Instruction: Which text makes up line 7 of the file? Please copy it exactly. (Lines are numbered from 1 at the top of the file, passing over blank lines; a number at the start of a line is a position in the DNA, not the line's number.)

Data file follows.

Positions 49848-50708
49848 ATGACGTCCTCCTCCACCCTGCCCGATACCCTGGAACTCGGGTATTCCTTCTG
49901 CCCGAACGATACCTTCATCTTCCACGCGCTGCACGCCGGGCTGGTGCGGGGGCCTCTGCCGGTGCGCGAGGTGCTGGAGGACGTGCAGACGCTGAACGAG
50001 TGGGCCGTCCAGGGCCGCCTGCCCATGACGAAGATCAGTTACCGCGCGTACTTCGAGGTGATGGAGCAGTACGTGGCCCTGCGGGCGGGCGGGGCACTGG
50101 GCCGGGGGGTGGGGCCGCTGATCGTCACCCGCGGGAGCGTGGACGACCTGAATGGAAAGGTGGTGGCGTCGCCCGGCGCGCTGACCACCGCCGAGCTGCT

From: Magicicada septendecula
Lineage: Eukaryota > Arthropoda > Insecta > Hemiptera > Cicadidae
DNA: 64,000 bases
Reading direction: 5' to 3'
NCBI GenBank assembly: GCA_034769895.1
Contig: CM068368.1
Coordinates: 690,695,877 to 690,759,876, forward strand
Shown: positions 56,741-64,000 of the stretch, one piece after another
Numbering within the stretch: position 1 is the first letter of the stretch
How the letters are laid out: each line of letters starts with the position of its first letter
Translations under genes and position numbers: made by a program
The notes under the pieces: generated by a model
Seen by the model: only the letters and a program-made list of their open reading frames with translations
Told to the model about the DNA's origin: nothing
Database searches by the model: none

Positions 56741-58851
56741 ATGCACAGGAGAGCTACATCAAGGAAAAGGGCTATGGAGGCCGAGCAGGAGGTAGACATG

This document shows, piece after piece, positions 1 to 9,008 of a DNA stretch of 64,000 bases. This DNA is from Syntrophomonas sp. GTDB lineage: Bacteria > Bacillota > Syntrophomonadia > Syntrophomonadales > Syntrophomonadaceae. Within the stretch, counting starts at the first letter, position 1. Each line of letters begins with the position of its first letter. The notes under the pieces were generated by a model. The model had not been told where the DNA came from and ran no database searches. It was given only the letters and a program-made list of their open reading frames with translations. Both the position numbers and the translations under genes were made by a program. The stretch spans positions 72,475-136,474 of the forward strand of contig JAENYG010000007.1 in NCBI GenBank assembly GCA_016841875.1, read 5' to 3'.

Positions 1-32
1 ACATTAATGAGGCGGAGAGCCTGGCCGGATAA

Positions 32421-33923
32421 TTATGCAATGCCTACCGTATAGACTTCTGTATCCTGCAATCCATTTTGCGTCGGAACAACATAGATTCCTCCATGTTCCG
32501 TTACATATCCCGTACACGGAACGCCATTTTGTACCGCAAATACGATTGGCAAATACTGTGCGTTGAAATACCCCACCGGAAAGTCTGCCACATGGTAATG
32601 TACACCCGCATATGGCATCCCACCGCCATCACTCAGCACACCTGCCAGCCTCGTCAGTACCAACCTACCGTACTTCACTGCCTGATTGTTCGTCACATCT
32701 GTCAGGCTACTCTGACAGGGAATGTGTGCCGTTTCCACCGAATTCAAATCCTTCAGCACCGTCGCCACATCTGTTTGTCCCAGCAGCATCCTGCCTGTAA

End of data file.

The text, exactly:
Lineage: Eukaryota > Arthropoda > Insecta > Hemiptera > Cicadidae